play the right part, I feel it’s very noticeable.
However, when I’m playing solo or in a duo,
I go back to my former way of playing, which
is a little heavier overall, and it’s constant
playing. It’s also about trying to work in any
of the other parts that might be significant
to the song that the band usually adds to the
arrangements. I’m trying to compensate for
a lot of things. When I’m playing solo, even
though there’s a lot more pressure to provide
the accompaniment for the show, there’s also
a lot more freedom in how I choose to support
my singing and my storytelling with the
music. It’s a little more chaotic and free.
Live, you run your acoustics through Fender
Twin Reverbs and Deluxe Reverbs in addition
to a D.I. What is it you like about that sound?
It gives me a little bit more muscle, considering
the only thing I play in the show is
acoustic guitar, and mostly nylon-strings. I
like the spring reverb that I get out of the
Fender Twins and the Fender Deluxes. I also
like the ability to put a little crunch or edge
on my guitar and not just get volume through
electronics or boost pedals, but really push it
through a speaker. It gives my soundman the
option to choose whether my tone comes from
the speakers or the direct signal.
[Tech Adam O’Toole explains: “We use a
Fender Twin for his steel-string guitars and a
Fender Deluxe for the nylon-strings. We keep
the amps off to the side of the stage so we can
really get some balls out of them and make them
sound the way they’re supposed to. We use an
ADL tube D.I., which is a beautiful-sounding
D.I. That gets mixed with the amp sound, with
about a 50/50 blend, maybe a little more D.I.
We use Shure wireless units and a Radial JX44
to rout everything. This rig has made a world of
difference in how his guitars sound.”]
Do you write differently when you’re working
with a co-writer?
Certain things are the same. I sit down
with the instrument and try to go with the
first thing that happens with my hands. I’ll
just strum a chord and see how it feels, see
how the sounds resonate, and what they
bring up. With a co-writer, it works best
for me when that writer is a guitar player.
We’ll work together to find a progression
or a pattern that really inspires us in the
moment, and that other writer/player just
keeps a loop going. They will do what I
call hold space. They’ll keep playing a part,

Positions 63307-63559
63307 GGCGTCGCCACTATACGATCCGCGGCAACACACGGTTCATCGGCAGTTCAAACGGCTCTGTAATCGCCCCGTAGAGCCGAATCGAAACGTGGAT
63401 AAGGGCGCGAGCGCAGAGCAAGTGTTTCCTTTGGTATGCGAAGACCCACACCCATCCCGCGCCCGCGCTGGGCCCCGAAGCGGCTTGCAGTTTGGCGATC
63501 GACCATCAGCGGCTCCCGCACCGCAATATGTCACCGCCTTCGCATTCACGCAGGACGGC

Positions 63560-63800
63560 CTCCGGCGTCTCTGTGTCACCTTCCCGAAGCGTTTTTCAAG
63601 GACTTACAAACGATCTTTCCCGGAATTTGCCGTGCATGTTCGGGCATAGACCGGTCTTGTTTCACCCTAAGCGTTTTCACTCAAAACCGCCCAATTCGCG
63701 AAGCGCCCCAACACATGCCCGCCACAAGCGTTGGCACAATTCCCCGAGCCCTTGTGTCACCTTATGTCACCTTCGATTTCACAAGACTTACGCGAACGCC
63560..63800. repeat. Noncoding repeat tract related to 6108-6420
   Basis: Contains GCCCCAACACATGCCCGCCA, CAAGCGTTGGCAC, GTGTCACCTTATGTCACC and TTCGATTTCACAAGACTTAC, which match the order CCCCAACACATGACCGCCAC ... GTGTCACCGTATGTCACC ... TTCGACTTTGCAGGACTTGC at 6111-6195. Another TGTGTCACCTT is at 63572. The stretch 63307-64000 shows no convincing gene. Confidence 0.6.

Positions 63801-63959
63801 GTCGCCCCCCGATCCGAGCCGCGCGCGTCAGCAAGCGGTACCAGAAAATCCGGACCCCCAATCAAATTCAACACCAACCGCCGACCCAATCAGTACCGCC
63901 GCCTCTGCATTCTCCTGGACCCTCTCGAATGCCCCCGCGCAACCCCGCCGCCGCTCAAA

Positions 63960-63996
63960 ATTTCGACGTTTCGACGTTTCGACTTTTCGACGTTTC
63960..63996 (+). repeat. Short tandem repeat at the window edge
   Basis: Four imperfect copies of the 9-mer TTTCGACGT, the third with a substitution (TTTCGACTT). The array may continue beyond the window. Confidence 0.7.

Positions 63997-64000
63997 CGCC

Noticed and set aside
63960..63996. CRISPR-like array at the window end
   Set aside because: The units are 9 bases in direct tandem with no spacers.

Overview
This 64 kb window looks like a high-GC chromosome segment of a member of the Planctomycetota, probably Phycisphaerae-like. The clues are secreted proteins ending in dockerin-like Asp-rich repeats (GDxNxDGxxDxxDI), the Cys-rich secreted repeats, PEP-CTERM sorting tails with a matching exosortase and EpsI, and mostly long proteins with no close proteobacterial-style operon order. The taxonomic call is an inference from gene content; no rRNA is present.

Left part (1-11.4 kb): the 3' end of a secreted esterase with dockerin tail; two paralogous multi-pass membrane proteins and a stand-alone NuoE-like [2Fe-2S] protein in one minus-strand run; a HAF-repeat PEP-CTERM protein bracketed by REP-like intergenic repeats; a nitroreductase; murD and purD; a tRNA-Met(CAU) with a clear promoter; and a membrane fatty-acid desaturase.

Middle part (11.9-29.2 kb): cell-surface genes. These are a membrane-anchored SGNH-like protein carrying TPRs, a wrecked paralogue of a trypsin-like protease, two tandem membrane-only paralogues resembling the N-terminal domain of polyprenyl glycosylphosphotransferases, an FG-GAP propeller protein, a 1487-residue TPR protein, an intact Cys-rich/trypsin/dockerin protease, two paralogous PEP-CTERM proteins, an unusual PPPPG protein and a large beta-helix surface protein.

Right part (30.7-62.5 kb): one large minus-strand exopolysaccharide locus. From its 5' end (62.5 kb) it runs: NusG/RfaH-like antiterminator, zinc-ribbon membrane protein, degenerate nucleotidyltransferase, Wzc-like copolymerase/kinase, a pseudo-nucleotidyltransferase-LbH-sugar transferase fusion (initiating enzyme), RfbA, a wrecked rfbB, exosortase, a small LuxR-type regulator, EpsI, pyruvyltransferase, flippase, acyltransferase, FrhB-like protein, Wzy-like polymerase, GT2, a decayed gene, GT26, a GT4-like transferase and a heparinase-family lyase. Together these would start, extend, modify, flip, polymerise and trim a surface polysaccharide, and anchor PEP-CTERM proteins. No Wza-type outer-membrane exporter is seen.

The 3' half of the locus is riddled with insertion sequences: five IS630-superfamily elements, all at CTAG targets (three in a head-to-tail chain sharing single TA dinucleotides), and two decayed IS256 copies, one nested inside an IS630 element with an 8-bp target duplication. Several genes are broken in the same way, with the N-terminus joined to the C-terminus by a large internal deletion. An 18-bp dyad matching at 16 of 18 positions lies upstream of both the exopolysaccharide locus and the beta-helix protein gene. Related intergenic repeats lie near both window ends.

over and over, and that allows me to take
risks, improvise, and experiment, for ten
minutes or two hours. Michael Natter, the
gentleman I worked with for “I Won’t Give
Up,” “93 Million Miles,” “Be Honest,” and
“5/6,” has this great thing of not saying a
word. He just loops the guitar for me and
he lets me sing, shout, dance, scream, and
try a million different lyric ideas.
Any songwriting advice?
The biggest thing, and I can’t stress it
enough, is you can’t be afraid to take risks.
When you pick up your instrument and start
singing, just keep singing. Just keep going.
Eventually, if you get a melody in your head
that you love, then I think it’s okay to pick
up the pen, because the melody is so strong
in your head that the pen will begin to move
at the same rhythm and the same syllable
count as that melody. But it takes a lot of
experimentation, a lot of improvisation, and
a lot of songs. You also can’t assume that
every song you’re going to write is going to
be amazing or is going to resonate with you
or someone else. You just have to write songs.
When I make an album, 12 out of 80 songs
are the ones that I put on the record—only
12. But I wouldn’t have 12 great songs if I
didn’t write 68 really terrible songs.
How can you sing such complicated melodies
and play guitar at the same time?
Most of the songs I write are difficult to
play and sing at the same time. During a
show, if I ever have to stop and think about
my fingering, I screw up the lyrics, I screw
up the melody, and I forget what city I’m in.
I lose it. I definitely have to get my guitar
parts down to the point where my body can
just do them naturally. Only then can I separate
and sing over it and just go for it. But
anyone who comes to my gigs will see that
as a guitarist, I have a lot of bad habits, so
I don’t recommend copying me. The only
thing you should copy is that I play from
the heart, and I think that’s why I’ve had